Costa Rica has its fair share of coffee farms, and each offers a slightly different experience. While some well-known plantations like Cafe Britt and Starbucks are larger and more commercial, the majority remain small and family run. That is the case with Cafe Don Emilio near Uvita. In this post, we’ll tell you about our visit to this small, family-run coffee farm. It was one of the most authentic coffee tours we’ve ever done.
Cafe Don Emilio is located high in the mountains outside Uvita in a small town called San Luis. If you’re visiting Uvita, Dominical, or Ojochal on the southern Pacific coast, it makes a nice day trip.
Once you get off the main highway, you’ll quickly ascend into the mountains. This area is undeveloped for the most part, and peaceful and serene. The road will go from smooth pavement to dirt quickly, with some adventurous inclines. Getting to Cafe Don Emilio is all part of the experience. Once you reach the top of the mountain, you’ll feel far removed from the busyness of the coast.
See driving directions below.
Cafe Don Emilio Tour
Introductions and Treats
As soon as we arrived, we were met by Deiner and his two little girls.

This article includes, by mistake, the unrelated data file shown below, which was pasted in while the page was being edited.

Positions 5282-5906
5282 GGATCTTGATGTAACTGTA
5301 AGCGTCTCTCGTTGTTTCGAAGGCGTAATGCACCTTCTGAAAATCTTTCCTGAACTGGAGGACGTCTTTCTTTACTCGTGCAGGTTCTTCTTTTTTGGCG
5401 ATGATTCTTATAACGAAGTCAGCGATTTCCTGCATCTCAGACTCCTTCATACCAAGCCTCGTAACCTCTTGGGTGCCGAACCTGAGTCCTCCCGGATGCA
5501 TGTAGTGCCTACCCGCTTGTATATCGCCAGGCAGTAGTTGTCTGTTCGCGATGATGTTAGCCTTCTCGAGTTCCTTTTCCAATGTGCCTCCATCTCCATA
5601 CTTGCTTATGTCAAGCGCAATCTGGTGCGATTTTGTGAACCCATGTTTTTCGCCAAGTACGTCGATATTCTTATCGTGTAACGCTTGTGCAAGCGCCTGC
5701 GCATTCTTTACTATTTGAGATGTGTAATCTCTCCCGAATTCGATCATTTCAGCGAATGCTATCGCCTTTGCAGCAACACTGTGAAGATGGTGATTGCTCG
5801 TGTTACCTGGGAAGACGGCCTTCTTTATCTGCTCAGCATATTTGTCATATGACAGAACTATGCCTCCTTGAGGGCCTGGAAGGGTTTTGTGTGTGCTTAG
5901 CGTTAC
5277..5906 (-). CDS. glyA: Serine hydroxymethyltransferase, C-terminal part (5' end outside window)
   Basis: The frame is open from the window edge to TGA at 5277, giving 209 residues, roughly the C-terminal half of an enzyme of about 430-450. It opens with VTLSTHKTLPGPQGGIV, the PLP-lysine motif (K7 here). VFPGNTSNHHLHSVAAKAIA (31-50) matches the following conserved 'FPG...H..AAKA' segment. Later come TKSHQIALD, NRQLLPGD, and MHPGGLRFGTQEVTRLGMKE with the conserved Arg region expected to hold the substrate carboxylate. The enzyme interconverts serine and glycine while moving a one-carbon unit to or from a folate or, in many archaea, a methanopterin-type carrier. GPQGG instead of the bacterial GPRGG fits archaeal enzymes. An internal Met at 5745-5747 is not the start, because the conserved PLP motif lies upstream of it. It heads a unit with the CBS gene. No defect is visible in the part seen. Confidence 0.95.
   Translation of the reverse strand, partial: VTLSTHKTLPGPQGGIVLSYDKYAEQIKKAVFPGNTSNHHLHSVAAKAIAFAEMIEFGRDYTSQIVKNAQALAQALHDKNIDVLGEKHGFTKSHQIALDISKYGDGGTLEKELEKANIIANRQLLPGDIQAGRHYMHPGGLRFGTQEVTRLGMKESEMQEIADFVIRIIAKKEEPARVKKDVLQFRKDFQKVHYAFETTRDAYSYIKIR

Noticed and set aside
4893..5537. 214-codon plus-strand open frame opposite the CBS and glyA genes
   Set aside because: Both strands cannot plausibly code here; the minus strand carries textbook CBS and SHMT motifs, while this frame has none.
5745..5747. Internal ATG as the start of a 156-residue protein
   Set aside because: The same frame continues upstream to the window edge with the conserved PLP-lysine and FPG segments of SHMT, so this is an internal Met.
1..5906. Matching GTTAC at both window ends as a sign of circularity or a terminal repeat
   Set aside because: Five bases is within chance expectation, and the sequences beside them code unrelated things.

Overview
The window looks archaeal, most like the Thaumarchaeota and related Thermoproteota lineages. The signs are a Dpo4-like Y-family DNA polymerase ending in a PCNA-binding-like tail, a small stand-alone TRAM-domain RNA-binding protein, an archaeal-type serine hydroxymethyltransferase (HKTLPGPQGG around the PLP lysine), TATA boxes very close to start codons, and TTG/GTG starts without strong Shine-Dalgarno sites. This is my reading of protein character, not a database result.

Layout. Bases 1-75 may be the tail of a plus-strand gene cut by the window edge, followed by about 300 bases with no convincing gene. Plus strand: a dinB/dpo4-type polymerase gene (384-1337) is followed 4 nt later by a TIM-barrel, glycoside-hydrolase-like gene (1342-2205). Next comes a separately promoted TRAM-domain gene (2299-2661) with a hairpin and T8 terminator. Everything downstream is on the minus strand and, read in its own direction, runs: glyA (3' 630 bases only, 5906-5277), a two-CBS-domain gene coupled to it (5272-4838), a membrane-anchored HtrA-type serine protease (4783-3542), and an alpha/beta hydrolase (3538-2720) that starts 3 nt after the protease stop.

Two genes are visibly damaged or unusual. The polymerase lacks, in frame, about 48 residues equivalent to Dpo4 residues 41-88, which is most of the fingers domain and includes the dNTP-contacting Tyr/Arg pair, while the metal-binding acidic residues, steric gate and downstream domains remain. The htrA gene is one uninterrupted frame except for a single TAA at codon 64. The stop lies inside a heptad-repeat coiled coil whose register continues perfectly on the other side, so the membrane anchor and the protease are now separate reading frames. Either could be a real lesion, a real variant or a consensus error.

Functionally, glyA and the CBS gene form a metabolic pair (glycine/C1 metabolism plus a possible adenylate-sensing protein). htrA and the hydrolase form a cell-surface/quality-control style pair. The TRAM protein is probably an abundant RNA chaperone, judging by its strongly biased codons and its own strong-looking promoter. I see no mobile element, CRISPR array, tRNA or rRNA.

Deiner is the son of Don Emilio, the owner of the coffee farm. With a charismatic smile, he introduced our two young boys to his kids and invited us in.
We passed into the rustic building and saw a small group of tourists seated around a big wooden table, all ready to begin the tour.
In true pura vida fashion, we didn’t rush to start and all got to enjoy some homemade treats.
Deiner’s mother had prepared chocolate banana bread, which we enjoyed along with some of their coffee. The banana bread had green swirls, the result of a new technique she was trying which used spinach to turn the batter green. It was not only beautiful but delicious too.
With everyone fed and happy, we followed Deiner to the coffee fields.
Germinating the Plants
Finding some shade, Deiner explained a bit about the history of coffee in Costa Rica and the details about how it is grown.
We learned that to germinate coffee plants, they put small holes in wooden planks and place a bean in each one. Once sprouted, they take two babies and plant them in a shady spot (in case one dies). In about a year, the plants will mature. Then in two more years, they will begin producing coffee cherries. The same plant can be harvested for six more years, then at year nine, it needs to be cut. In two more years, it will start producing again and the cycle will continue.
To get a closer look, we climbed up into a row of coffee plants. Grabbing onto a leafy green branch, Deiner showed us how coffee cherries are harvested.
Like many things in Costa Rica, at Cafe Don Emilio, they use what they already have and keep it simple. For harvesting, they tie a plastic basket around their waist. This frees up their arms so they can pick faster with two hands.
Deiner challenged us to a picking contest to see how well we would do.